Juneteenth, also known as Freedom Day or Emancipation Day, is a holiday that commemorates the end of slavery in the United States. It is celebrated on June 19th every year and is recognized as a state holiday or special day of observance in most states. Its name is a shortened combination of the month and date — ‘June’ and ‘nineteenth’. Juneteenth. It was declared a federal holiday by President Joe Biden on June 17, 2021.
The history of Juneteenth dates back to June 19, 1865, when Union General Gordon Granger arrived in Galveston, Texas, and announced that all slaves in Texas were free. This announcement was made over two years after President Abraham Lincoln signed the Emancipation Proclamation, on January 1, 1863, which declared that all slaves in Confederate states were free. As Union soldiers reached the eleven Confederate states on different dates to announce the Emancipation Proclamation --- South Carolina, Mississippi, Florida, Alabama, Georgia, Louisiana, Texas, Virginia, Arkansas, Tennessee, and North Carolina, Emancipation Day is celebrated on various dates.
Juneteenth celebrations began in Texas in 1866 and spread throughout the country as African Americans migrated to other states. The holiday is a time to celebrate freedom, reflect on the struggles of the past, and look toward a better future. It is also a time to recognize and honor the contributions of African Americans to the United States.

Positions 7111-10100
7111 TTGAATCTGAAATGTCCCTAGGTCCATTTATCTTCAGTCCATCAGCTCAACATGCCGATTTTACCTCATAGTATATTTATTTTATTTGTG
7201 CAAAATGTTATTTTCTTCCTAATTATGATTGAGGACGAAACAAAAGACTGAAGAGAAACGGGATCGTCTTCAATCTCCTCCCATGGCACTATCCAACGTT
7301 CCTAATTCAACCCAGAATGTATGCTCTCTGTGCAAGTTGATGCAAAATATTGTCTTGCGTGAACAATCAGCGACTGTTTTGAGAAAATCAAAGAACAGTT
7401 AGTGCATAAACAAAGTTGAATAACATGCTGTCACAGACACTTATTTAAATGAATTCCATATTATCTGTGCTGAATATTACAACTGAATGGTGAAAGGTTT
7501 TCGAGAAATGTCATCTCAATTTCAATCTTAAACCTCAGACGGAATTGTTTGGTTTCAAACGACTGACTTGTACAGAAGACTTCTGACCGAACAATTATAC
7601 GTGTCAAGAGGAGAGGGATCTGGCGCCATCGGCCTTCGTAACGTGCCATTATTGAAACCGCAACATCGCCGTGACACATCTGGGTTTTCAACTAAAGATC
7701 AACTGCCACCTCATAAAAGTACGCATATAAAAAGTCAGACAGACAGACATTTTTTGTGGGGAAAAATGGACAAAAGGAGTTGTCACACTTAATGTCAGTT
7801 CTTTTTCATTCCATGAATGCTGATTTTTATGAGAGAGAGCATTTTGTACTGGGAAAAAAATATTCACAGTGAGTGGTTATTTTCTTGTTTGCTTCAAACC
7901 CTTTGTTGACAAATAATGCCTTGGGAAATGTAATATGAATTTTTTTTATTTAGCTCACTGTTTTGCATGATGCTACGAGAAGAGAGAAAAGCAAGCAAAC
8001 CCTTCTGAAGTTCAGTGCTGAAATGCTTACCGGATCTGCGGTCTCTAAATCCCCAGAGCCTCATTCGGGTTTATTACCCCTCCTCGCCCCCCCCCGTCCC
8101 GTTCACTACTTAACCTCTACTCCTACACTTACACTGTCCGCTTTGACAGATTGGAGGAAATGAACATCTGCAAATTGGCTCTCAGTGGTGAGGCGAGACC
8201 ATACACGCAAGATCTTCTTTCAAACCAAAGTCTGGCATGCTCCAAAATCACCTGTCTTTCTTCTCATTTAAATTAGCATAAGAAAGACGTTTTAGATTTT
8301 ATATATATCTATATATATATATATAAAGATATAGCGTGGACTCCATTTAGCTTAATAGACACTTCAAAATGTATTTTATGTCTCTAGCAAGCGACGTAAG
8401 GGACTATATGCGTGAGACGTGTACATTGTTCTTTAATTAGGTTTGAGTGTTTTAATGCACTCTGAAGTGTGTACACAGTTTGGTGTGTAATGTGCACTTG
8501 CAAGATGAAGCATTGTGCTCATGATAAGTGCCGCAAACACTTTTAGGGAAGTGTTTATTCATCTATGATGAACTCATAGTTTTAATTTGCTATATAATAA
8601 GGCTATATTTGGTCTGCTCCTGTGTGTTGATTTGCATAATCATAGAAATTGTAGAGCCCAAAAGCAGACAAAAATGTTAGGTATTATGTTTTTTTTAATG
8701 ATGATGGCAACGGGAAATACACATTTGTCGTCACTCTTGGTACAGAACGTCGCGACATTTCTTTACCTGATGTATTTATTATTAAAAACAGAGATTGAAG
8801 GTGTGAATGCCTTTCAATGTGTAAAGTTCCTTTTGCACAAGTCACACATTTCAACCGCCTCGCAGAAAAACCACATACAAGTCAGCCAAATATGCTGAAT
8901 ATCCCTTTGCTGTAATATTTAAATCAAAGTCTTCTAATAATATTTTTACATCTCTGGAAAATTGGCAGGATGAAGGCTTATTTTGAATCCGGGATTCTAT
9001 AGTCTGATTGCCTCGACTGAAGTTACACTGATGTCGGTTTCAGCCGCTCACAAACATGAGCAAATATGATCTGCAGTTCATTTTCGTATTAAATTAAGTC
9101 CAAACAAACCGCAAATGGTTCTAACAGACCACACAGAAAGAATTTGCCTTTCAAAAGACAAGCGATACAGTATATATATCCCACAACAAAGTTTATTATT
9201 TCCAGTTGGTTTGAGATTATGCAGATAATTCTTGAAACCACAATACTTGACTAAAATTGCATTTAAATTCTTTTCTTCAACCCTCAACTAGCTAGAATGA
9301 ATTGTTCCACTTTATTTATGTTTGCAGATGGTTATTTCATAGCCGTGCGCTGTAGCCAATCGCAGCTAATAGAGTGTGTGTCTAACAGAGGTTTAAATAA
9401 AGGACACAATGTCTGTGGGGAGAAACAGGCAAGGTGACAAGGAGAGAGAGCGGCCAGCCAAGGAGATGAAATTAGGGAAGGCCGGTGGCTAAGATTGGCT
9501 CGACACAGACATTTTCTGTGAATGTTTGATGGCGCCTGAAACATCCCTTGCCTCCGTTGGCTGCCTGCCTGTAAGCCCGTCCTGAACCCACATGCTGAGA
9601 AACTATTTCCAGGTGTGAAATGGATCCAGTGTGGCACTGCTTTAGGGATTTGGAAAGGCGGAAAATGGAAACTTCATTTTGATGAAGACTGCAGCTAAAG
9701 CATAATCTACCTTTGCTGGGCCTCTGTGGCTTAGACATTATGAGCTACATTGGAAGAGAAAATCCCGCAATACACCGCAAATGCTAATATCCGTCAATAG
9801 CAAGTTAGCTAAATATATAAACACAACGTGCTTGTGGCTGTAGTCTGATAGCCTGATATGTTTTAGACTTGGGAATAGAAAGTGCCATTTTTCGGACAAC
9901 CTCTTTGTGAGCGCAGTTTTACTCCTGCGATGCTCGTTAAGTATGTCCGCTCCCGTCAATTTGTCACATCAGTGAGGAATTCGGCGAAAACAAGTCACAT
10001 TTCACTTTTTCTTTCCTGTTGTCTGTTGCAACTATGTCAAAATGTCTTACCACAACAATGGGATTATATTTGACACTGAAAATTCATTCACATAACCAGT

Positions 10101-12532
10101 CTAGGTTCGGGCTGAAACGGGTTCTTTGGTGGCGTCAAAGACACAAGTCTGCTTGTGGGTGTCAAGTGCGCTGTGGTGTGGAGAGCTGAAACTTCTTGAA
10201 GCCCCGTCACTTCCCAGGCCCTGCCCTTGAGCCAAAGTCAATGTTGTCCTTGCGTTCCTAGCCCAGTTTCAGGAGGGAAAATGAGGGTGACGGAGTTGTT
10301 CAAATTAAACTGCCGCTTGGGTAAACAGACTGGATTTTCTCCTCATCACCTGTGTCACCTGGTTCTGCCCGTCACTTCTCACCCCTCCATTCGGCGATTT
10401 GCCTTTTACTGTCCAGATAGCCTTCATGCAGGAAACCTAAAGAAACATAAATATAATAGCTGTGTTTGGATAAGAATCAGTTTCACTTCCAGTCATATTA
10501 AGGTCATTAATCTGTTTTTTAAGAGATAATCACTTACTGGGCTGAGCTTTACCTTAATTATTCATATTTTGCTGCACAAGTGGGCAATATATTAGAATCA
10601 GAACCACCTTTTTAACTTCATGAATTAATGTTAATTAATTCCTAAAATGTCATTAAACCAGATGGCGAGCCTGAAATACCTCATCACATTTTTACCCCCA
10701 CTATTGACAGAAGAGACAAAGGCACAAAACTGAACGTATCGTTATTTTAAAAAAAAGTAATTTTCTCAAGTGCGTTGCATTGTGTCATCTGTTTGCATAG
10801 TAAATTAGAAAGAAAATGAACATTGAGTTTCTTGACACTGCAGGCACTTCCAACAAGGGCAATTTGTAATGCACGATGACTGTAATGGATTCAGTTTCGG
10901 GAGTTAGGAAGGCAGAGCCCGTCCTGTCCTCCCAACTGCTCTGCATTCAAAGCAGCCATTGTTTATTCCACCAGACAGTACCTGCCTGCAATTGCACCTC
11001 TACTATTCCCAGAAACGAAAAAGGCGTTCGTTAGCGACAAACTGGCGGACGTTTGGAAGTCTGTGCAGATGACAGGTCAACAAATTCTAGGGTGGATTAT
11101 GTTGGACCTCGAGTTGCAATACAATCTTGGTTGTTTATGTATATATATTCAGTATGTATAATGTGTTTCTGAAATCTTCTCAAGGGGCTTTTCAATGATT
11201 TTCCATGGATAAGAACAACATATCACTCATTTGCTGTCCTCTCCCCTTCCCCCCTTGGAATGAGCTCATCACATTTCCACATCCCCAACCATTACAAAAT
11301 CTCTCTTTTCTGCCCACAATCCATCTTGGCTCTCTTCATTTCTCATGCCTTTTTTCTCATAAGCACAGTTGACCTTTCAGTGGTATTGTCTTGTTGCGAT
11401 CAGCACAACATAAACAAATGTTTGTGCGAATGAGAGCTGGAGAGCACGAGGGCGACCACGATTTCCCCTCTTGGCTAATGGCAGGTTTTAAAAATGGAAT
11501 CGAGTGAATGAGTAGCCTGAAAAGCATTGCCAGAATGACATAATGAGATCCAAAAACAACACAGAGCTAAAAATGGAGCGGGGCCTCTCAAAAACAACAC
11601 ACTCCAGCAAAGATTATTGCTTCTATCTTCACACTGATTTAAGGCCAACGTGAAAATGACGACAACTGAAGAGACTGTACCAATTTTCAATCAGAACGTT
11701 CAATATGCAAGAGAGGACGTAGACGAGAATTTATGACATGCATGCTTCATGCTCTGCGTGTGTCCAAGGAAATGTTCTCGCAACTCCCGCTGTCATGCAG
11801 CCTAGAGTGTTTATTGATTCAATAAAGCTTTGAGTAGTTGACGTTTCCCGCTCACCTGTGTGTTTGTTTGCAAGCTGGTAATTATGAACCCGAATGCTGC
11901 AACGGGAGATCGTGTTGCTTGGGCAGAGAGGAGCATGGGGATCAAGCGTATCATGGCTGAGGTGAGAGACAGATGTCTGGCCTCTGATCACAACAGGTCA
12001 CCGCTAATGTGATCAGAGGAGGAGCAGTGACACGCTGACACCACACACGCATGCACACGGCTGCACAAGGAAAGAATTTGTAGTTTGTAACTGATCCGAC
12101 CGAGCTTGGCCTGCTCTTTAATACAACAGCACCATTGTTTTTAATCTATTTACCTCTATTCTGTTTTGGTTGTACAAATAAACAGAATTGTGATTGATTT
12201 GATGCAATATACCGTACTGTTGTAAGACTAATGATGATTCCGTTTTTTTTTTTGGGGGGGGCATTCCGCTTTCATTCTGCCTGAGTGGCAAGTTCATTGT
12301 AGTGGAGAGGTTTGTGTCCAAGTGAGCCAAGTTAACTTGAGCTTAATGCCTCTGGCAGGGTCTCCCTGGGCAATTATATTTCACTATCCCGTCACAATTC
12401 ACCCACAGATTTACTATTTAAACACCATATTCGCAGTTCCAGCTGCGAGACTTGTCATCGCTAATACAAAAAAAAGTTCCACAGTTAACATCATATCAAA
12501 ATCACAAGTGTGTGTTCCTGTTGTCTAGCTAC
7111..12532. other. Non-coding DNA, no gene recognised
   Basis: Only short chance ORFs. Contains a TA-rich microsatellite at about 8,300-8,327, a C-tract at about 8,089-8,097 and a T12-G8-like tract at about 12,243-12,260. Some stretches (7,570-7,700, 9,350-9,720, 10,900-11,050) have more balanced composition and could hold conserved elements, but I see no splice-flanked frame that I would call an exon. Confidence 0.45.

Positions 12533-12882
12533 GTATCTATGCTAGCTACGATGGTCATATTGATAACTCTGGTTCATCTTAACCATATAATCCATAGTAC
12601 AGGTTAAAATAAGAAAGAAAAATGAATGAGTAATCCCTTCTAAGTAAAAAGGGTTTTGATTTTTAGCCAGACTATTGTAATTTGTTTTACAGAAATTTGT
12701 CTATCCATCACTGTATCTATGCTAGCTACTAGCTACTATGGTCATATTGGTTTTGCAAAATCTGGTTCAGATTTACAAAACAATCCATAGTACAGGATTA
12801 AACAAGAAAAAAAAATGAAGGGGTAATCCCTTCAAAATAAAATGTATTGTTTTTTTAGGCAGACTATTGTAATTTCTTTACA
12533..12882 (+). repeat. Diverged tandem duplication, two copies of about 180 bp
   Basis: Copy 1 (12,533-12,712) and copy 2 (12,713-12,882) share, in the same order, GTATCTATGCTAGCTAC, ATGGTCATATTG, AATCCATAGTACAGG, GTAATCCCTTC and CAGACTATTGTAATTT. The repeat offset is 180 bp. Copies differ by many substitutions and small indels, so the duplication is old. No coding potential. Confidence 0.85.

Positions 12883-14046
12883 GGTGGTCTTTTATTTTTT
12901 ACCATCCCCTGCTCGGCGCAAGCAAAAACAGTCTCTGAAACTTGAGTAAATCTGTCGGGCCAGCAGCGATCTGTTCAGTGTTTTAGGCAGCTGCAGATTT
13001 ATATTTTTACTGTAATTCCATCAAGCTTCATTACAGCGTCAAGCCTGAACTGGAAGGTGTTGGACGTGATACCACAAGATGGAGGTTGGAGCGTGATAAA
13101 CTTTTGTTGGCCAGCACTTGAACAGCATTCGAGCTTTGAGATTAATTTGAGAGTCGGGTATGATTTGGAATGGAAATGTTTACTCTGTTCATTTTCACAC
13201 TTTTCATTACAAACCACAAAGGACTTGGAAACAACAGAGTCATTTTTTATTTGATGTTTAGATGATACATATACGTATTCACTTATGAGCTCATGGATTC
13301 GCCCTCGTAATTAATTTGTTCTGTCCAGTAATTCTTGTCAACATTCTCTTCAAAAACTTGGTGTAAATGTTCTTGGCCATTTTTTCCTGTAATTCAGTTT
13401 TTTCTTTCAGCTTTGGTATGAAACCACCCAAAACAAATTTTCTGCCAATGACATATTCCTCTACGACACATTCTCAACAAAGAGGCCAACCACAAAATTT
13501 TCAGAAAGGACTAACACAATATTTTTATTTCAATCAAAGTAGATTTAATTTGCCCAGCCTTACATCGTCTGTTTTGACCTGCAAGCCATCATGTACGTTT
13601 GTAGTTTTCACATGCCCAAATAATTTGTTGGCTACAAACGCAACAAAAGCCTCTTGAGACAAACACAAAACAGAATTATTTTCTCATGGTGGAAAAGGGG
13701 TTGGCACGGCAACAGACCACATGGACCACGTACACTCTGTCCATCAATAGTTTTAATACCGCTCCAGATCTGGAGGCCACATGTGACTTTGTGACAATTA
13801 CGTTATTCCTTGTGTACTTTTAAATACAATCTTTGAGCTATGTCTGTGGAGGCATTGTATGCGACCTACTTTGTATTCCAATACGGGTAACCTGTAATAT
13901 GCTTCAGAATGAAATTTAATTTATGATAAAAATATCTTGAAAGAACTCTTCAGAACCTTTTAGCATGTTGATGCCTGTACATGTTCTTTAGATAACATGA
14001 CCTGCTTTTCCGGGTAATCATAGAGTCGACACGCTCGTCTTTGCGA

Juneteenth celebrations often include parades, picnics, and family gatherings. Many communities hold cultural events, such as music and dance performances, art exhibits, and historical reenactments. It is also common to have guest speakers and educational programs that focus on the history and significance of the holiday.
Juneteenth is an important holiday that celebrates the end of slavery in the United States and the triumph of freedom. To keep history factual and in proper context, it is crucial to note that after June 19, 1865, hundreds of thousands of African Americans remained enslaved in states outside of the Confederacy and in Native American territories. Chattel slavery was not legally banned in the United States until the ratification of the 13th Amendment to the U.S. Constitution on December 6, 1865. Juneteenth reminds us of the struggles of the past and the importance of continuing to work towards a more just and equal society. By recognizing and celebrating Juneteenth, we honor the contributions of African Americans to our country and acknowledge the ongoing fight for racial justice and equality.